So, No Real Biggie, but…
I suppose the first thing I want you to know is that it’s okay to feel a little scared or intimidated when new and starting out. That’s an emotional sign that you don’t feel prepared yet – and that’s okay, because that is what learning is all about. The biggest help one can find is realizing that people, kinky, poly or otherwise, are just people. We ALL started from square one at some point – we all eventually faced that our interests were different than what we were told is normal, but isn’t as strange or weird as its made out to be. So don’t worry, because many of us remember that feeling when starting out. It’s okay.
The next biggest thing I would like you to consider is that it’s less about what everyone else wants or does, and more about YOU. Meaning, knowing what it is you are interested in, curious about, or have determined are your needs & desires is more important than worrying about everyone else. The beauty in accepting that there really isn’t anything all that new under the sun means that if you thought it, felt it, or want it – so do others. If you know what you want or wish to explore, then all you need to do be honest about these things – with yourself AND with others.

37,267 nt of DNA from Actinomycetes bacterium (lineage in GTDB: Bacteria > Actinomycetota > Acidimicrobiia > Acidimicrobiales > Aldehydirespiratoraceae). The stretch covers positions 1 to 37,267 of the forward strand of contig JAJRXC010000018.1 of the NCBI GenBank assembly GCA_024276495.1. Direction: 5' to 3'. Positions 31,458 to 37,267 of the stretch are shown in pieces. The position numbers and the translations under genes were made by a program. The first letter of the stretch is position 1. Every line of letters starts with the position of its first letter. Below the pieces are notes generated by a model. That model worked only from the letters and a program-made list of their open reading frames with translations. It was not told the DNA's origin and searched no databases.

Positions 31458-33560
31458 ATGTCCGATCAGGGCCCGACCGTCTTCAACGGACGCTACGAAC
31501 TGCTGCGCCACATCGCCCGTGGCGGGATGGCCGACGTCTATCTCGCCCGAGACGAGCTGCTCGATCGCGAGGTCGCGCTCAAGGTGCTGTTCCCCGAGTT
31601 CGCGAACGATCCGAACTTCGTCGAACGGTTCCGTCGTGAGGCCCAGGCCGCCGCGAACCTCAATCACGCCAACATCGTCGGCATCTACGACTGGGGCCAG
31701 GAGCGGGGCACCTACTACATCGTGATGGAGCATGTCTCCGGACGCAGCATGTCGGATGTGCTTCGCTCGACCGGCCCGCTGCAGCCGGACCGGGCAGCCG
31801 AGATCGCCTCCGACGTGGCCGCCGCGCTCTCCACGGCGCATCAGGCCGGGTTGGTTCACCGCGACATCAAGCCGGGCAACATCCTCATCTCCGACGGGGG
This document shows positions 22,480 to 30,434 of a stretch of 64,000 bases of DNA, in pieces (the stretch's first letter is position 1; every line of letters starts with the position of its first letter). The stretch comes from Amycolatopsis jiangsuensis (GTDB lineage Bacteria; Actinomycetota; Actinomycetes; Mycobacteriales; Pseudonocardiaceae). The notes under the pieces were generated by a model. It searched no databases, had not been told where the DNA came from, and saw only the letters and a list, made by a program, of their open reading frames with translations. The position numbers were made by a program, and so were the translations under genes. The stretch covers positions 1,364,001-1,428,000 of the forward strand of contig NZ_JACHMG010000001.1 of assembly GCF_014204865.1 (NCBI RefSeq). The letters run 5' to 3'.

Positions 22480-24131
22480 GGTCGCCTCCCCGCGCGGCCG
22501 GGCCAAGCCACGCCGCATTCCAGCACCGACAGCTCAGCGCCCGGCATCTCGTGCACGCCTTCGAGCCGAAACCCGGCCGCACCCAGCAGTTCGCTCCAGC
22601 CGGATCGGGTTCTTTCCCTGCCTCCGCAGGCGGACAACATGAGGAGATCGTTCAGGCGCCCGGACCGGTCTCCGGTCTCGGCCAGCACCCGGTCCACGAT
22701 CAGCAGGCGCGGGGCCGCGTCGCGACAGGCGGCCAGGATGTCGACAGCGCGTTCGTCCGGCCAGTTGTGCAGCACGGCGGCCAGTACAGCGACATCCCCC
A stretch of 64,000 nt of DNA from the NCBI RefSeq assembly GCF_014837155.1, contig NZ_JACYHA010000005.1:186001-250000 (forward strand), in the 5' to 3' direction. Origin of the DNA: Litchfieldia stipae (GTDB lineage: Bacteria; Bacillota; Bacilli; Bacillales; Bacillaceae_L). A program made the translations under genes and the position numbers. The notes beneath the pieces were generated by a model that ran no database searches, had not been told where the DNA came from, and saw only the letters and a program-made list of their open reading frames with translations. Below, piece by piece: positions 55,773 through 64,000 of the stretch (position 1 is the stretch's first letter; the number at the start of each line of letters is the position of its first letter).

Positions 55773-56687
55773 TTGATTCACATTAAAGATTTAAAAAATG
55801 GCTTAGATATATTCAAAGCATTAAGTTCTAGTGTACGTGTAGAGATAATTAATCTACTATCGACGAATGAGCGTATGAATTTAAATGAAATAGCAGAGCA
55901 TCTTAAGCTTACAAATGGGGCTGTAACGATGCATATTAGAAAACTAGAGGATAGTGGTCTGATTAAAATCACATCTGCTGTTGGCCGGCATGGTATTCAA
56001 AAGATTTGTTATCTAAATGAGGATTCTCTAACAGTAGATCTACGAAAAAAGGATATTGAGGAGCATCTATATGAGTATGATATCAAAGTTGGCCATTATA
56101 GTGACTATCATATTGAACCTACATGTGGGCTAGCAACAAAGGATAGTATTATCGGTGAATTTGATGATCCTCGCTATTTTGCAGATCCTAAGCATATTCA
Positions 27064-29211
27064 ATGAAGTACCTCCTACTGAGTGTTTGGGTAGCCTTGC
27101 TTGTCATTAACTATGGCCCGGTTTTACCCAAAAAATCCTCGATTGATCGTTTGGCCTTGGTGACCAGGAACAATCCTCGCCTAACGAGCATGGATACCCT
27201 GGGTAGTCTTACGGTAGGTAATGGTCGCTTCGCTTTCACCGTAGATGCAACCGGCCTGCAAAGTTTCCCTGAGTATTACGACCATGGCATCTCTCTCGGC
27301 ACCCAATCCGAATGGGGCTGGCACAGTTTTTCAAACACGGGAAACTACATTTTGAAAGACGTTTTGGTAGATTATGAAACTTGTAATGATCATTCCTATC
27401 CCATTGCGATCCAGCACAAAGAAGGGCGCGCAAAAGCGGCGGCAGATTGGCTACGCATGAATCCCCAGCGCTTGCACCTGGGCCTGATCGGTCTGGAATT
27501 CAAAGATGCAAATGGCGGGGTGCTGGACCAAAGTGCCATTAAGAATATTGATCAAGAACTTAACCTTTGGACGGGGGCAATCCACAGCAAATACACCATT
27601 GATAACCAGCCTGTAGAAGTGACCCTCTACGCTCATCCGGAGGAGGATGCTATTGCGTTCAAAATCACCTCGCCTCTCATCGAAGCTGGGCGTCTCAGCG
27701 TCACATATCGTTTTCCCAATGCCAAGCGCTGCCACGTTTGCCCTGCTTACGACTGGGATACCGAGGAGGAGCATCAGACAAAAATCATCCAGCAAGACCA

Fear & Confidence
So if we accept that our deep dark secrets really aren’t either deep or dark or secret – then why the fear? Most likely because it then becomes a matter of confidence, or the lack thereof. Luckily this is a very straightforward process. The easiest way to build Confidence is to build Competence – by researching, learning and practicing. Read up, talk to folks, admit to others you are new (set expectations), and try things in a cautious and measured pace. Find and go to munches or events in your area. More importantly, be persistent and try again even if the first, second, or third time doesn’t match expectations. Nothing is gained without time & effort, and building your competency is how to best address your Confidence. It’s not magic and it’s not a secret, it’s just learning and trying with a sense of tenacity and purpose over time.